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I have a series of $n$ machines that are going to emit some sensor data. The machines are going to be started at some point, telemetry collected every minute for some time and then stopped. So, instead of one long time-series, I have many short time series. Note that some machines might run for an hour, others for 50 minutes, others for 40 minutes and so on. Within the hour, there will be some seasonal patterns.

Now, I want to fit a time-series model that gives me some 95% confidence bands for each time instant since a machine starts (for the sensor value). Also, tomorrow I will get some new machine I haven't seen before but one that is expected to behave like the $n$ machines I trained on. For each minute and sensor value it produces, I want to estimate the p_value, denoting what the probability of seeing that observation would be if the machine were no different from the $n$ machines I saw in the past.

What time series models can be good fits for this use-case? As a stretch goal, each of the $n$ machines might have some feature vectors associated with them. Is it possible to take the features into account?


Some thoughts: perhaps we can combine the $n$ time series into one long time series and consider the intervals for which the shorter ones don't have values as missing? But then the question becomes what order we should combine them in?


Some examples of the panel data:

https://1drv.ms/x/s!AiY4k2EqE618gakcA0pRg0SAvQl_UA?e=ir93Db

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    $\begingroup$ Would it be possible to consider the data as panel data (with unequal numbers of observations for each machine, maybe even some machines give rise to multiple series?) Then there might be some random effects representing some variability between machines? Can you share (a link to) the data, or some data? $\endgroup$ Jul 23, 2020 at 17:47
  • $\begingroup$ @kjetilbhalvorsen - thanks for the pointer to the panel data. Added a link to an excel with some samples. Still looking for a good solution. $\endgroup$
    – ryu576
    Jul 24, 2020 at 7:05

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When dealing with large numbers of time series, you need to look at the difference between local time series models and global time series models:

  • Local time series models involve training multiple (usually statistical) models, on for each individual time series. E.g. 100 time series 100 ARIMA models, each with its own p,q,d values.
  • Global models involve training one large ML model on all of the time series. Batching and suitable sampling schemes are used to shuffle through the multiple time series during each training iteration.

For the global model to work though, especially with your new machine cold-start requirement, you definitely need to have the additional feature vectors, not just a a stretch goal, because those features are what will allow the global model to match the new machine to the historical series of similar machines.

What time series models can be good fits for this use-case?

This is a perfect use case for a global deep learning/seq2seq model. Both empirical results and theoretical analysis show that seq2seq models work best with large groups of short time series, while local models work better with small numbers of long time series.

perhaps we can combine the n time series into one long time series and consider the intervals for which the shorter ones don't have values as missing?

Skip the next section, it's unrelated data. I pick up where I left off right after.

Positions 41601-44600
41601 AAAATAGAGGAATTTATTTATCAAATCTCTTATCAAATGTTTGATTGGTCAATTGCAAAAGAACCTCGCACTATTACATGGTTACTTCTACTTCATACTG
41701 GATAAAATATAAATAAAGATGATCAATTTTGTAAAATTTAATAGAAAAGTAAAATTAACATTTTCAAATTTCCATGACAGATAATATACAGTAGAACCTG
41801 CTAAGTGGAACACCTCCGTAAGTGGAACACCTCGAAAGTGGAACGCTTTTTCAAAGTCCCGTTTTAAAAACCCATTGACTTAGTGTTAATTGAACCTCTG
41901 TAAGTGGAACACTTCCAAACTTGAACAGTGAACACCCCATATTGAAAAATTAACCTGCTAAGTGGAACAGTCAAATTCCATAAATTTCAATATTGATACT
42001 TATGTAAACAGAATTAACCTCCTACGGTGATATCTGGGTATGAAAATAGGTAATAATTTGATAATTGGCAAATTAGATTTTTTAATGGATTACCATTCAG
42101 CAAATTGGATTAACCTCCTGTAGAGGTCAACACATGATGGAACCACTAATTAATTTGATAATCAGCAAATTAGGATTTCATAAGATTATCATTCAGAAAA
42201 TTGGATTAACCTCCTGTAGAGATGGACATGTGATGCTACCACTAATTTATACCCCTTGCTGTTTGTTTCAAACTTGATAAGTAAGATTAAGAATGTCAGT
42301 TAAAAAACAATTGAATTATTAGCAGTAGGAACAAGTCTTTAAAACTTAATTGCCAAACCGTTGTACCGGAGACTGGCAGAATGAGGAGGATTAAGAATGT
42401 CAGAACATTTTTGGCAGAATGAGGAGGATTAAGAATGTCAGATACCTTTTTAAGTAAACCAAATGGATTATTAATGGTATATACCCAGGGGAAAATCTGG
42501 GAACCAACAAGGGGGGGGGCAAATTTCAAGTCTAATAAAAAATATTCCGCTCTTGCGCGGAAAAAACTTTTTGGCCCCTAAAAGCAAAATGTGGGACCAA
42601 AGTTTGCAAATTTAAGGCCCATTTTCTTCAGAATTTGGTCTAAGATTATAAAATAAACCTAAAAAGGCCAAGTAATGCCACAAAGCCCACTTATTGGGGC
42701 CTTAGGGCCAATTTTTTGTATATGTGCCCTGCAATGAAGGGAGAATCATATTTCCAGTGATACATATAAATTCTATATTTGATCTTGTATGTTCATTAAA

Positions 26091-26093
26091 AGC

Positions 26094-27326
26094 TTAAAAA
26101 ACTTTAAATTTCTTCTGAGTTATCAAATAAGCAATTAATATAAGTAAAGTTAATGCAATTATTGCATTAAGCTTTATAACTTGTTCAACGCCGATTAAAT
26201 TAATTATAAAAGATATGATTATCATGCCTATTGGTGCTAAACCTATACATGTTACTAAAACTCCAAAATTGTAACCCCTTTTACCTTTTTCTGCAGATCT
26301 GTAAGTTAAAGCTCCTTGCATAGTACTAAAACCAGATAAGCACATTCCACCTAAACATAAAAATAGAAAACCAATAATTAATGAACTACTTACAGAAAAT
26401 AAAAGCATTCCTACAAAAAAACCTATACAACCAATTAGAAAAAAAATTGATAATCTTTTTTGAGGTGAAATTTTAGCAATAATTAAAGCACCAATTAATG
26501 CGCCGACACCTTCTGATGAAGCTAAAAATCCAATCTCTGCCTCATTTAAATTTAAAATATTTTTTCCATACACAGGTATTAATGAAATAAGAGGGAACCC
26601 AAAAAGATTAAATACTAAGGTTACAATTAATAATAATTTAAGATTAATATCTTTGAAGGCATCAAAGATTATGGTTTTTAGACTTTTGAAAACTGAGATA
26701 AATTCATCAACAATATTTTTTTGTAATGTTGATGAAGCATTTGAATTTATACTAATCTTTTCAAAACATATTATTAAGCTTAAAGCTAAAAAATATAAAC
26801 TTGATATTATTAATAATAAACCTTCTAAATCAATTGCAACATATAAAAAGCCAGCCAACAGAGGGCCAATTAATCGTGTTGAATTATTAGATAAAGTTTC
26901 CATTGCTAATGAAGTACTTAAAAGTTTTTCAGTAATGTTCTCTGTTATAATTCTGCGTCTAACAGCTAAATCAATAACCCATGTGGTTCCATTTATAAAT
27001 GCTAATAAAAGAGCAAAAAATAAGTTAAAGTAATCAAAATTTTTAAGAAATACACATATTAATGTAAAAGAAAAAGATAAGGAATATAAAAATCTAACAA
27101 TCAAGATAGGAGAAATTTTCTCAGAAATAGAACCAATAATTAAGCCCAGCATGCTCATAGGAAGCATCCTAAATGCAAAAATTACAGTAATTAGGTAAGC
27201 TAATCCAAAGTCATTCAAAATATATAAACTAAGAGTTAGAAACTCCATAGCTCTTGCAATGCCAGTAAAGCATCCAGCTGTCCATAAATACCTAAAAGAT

Your idea is actually a good one in spirit, because its trying to effectively duplicate the idea behind global time series models. However, it won't work because (a) it would introduce fake patterns and correlations in the data regardless of the order you use to patch the series together. (b) it doesn't solve your new machine cold-start problem.

Now, I want to fit a time-series model that gives me some 95% confidence bands for each time instant since a machine starts (for the sensor value).

If you only need one confidence interval (e.g. 95%) all the time, then just train your global model using pinball loss, with $a=0.95$.

If you need arbitrary confidence intervals, then you will need to forecast full densities, which is also possible using seq2seq and deep learning models.

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  • $\begingroup$ Thanks a lot. For the local models (which might be simpler to implement over a weekend), is there a way to get confidence intervals and p-values for testing observations given the set of ARIMA models? For the deep learning seq-2-seq, haven't used them. Is this a good place to start in your opinion? proceedings.mlr.press/v89/mariet19a/mariet19a.pdf $\endgroup$
    – ryu576
    Jul 25, 2020 at 18:59
  • $\begingroup$ Any decent statistical time series API that you use for local modals will give you the forecast intervals (strictly speaking they are not called confidence intervals) out of the box. But local models by definition can't do cold-starts - I don't know how crucial that requirement is for your use case. $\endgroup$
    – Skander H.
    Jul 25, 2020 at 21:29
  • $\begingroup$ The paper you mention does a good job of exploring the theoretical angle. I recommend this one for the more practical aspects: arxiv.org/pdf/1909.00590.pdf $\endgroup$
    – Skander H.
    Jul 25, 2020 at 21:34
  • $\begingroup$ Ok, will go through. The cold start problem is there, but it isn't so bad since we do have some observations from the past. The machines were running in a different environment then, but this should be a good proxy. And in a few days, we'll have time series observations from the new environment. It doesn't seem trivial how to combine the confidence intervals/ distributions of the predictions from these local models into one global model though. $\endgroup$
    – ryu576
    Jul 25, 2020 at 22:27

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